Bostick Heart Center Services
The Bostick Heart Center at Winter Haven Hospital is designed to treat all aspects of cardiovascular disease or heart disease, the leading cause of death for men and women. We are committed to providing you with the highest quality, compassionate care, from diagnosis to treatment to recovery.
Heart disease is a broad term used to describe a range of diseases that affect your heart including:
- Coronary artery disease
- Heart attack
- Heart failure
- Heart rhythm problems (arrhythmias)
- Heart valve problems
- Heart infections
- Heart defects you were born with
- Cardiomyopathies (weak/enlarged hearts)
We have obtained a three-star rating (the highest rating possible) from the prestigious Society of Thoracic Surgeons (STS). Because of this, our open-heart program was rated among the top 50 heart programs in the nation by a leading consumer magazine.
Cardiac Diagnostic Tests
An all-inclusive spectrum of cardiac tests are offered. Noninvasive cardiac diagnostic tests include but are not limited to:
- Stress testing
- Nuclear stress testing
- Holter monitoring
- Loop recorders
- 3-D echocardiography
- Transesophageal echocardiography (TEE)
Invasive cardiac diagnostic tests are conducted by specially trained invasive/interventional cardiologists:
- Diagnostic Cardiac Catheterizations: Show the heart’s arteries to assist in determining if intervention (stents) or surgery is indicated
- Electrophysiology Studies (EPS): Evaluates abnormal heart rhythms
Cardiac Catheterization Laboratory
Your cardiologist may find narrowing or occlusion of the coronary artery/arteries, which will reduce or eliminate blood flow to the heart muscle, causing pain and possible damage to the heart. Our team of highly skilled interventional cardiologists can treat this with a minimally invasive procedure that places a stent in the area where the narrowing is found. Using a technique called the transradial approach, an interventional cardiologist performs these diagnostic and interventional procedures by inserting a thin tube through the radial artery located in the wrist and placing a small wire mesh called a stent to open the occluded or narrowed artery.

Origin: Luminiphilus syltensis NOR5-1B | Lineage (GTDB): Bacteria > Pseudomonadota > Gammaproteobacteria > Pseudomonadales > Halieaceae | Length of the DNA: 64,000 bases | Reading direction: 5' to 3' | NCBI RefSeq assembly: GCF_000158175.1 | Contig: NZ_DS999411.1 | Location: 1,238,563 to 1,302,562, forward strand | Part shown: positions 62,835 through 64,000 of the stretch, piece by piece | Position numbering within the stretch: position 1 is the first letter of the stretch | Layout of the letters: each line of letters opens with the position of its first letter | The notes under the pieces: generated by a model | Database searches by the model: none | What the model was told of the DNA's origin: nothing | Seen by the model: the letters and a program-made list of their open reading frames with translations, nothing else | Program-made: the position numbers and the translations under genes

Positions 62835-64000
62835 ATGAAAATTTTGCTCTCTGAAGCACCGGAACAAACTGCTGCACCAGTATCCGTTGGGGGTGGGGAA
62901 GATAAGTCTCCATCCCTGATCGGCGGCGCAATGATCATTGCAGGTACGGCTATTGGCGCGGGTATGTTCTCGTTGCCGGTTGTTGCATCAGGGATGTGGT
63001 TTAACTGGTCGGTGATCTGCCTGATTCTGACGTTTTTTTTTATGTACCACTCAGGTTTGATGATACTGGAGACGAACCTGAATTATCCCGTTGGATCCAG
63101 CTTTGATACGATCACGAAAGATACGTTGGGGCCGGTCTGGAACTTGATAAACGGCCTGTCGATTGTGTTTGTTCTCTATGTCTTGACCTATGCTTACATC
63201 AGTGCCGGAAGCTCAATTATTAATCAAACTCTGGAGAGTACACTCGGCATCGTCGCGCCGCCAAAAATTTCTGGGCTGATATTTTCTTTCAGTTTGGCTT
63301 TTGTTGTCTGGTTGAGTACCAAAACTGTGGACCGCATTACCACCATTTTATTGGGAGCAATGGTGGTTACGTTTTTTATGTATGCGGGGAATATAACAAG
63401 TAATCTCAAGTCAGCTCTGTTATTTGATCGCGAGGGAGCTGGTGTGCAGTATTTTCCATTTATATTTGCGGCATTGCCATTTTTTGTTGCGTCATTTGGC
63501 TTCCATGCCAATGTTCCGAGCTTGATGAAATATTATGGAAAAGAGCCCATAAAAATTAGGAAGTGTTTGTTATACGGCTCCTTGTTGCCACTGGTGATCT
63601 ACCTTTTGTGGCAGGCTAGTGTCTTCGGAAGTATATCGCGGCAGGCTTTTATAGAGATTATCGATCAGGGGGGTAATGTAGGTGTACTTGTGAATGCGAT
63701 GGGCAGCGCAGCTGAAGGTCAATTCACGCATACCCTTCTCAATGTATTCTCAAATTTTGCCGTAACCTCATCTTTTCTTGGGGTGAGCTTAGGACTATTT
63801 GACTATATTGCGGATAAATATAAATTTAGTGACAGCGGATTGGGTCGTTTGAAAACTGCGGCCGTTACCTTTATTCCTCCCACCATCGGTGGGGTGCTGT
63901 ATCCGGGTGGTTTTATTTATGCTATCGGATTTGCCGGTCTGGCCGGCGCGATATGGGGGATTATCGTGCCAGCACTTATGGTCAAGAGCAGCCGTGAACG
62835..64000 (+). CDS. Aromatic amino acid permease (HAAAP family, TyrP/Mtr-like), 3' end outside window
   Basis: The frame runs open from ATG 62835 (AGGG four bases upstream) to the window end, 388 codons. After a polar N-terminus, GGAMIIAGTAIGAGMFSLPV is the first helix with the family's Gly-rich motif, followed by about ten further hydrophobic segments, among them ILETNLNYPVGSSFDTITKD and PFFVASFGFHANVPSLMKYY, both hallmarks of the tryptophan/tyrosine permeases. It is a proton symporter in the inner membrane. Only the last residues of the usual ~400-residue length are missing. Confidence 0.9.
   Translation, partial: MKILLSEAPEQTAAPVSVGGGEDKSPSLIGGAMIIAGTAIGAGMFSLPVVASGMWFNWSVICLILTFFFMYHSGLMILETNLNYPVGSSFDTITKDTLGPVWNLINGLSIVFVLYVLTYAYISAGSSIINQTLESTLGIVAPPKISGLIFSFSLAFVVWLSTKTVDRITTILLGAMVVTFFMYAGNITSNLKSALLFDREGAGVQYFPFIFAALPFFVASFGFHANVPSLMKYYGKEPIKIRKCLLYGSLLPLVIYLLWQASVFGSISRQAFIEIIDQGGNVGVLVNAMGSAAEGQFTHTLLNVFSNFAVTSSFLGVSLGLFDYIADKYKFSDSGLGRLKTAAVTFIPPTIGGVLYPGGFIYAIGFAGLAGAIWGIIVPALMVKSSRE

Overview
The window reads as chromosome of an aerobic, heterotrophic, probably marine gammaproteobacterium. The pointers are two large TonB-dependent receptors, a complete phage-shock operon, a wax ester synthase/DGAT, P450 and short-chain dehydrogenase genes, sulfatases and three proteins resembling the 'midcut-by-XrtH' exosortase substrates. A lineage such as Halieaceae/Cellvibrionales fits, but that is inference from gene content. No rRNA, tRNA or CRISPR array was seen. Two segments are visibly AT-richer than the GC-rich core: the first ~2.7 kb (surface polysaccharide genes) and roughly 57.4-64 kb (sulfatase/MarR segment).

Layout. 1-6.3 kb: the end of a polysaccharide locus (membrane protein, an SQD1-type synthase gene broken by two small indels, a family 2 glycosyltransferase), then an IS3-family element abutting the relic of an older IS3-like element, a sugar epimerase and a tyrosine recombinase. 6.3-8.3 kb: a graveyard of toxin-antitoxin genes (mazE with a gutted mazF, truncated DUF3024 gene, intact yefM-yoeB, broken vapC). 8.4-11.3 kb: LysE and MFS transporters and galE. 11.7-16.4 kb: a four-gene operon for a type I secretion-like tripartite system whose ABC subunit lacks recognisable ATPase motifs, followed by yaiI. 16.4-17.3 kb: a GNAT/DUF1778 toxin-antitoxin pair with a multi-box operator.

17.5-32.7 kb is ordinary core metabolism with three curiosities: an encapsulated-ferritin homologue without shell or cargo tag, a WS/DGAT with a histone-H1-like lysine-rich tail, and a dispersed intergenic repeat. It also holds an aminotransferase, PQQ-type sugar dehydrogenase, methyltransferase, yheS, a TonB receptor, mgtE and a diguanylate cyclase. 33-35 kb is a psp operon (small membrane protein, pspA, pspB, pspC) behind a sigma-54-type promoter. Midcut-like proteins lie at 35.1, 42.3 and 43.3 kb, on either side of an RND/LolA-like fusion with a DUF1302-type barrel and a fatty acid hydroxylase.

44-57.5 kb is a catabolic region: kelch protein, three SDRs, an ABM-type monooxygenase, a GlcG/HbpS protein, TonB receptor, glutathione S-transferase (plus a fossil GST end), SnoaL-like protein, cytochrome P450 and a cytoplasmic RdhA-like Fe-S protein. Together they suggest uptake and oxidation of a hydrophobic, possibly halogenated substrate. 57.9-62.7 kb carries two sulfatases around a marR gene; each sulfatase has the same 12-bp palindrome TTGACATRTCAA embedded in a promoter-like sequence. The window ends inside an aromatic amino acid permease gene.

Winter Haven Hospital serves as a training site to teach other interventional cardiologists the transradial approach. The Center’s team emphasizes that not every patient can have the transradial approach because each patient’s anatomy is different. The interventional cardiologist will make sure that the patient is a candidate for this procedure and that the safest and most appropriate care is given.
Benefits of transradial cardiac catheterization include:
- Greater patient comfort
- Same results as traditional femoral artery approach
- Ability to walk after the procedure
- Shorter post-procedure recovery
- Lower risk of complications
Additional procedures that are performed in our Cath Lab include, but are not limited to:
- Peripheral (leg) artery stenting
- Coronary (heart) artery stenting
- Carotid (neck) artery stenting
- Inferior vena cava filters (umbrellas that prevent clots from reaching vital organs)
- Implantation of heart devices: Pacemakers, defibrillators (ICDs), biventricular pacemakers
Electrophysiology Studies for Heart Rhythms
An electrophysiology study (EP study) is a test performed to diagnose and guide treatment of electrical abnormalities of the heart. The procedure is performed by a sub-specialist known as an electrophysiologist (EP). An EP physician is a cardiologist who has undergone additional fellowship training in the area of heart rhythm disorders.
An EP study may be indicated for many reasons including but not limited to abnormal slow or fast heart rates, passing out spells (syncope), skipped beats (palpitations), or to further identify patients at risk for sudden cardiac death. The EP physician advances small catheters with tiny electrodes into the heart in a painless, minimally invasive fashion. These electrodes directly record the electrical activity and pathways of the heart to help determine the cause of the heart rhythm disturbance, the location of the abnormal rhythm focus and the best treatment for you.
Treatments offered for heart rhythm disorders include:
- Medications to control or treat abnormal heart rhythms
- Ablation procedures using either radiofrequency energy (heat) or cryoablation (cold) for elimination of abnormal heart rhythms. Ablations performed include ablation of atrial flutter, supraventricular tachycardia (SVT), and complex ablations for atrial fibrillation and ventricular tachycardia.
- Electrical cardioversion to convert and maintain a normal heart rhythm
- Implantable cardioverter defibrillators (ICD) to restore natural rhythm in patients at risk for recurrent life threatening ventricular tachycardia or fibrillation
- Remote monitoring for difficult-to-diagnose arrhythmias utilizing holter monitors, event monitors and small injectable recorders
- Pacemakers to regulate the rate and rhythm of the heart
- Cardiac resynchronization therapy for heart failure patients to help improve their symptoms and to slow, and even reverse, the progression of their disease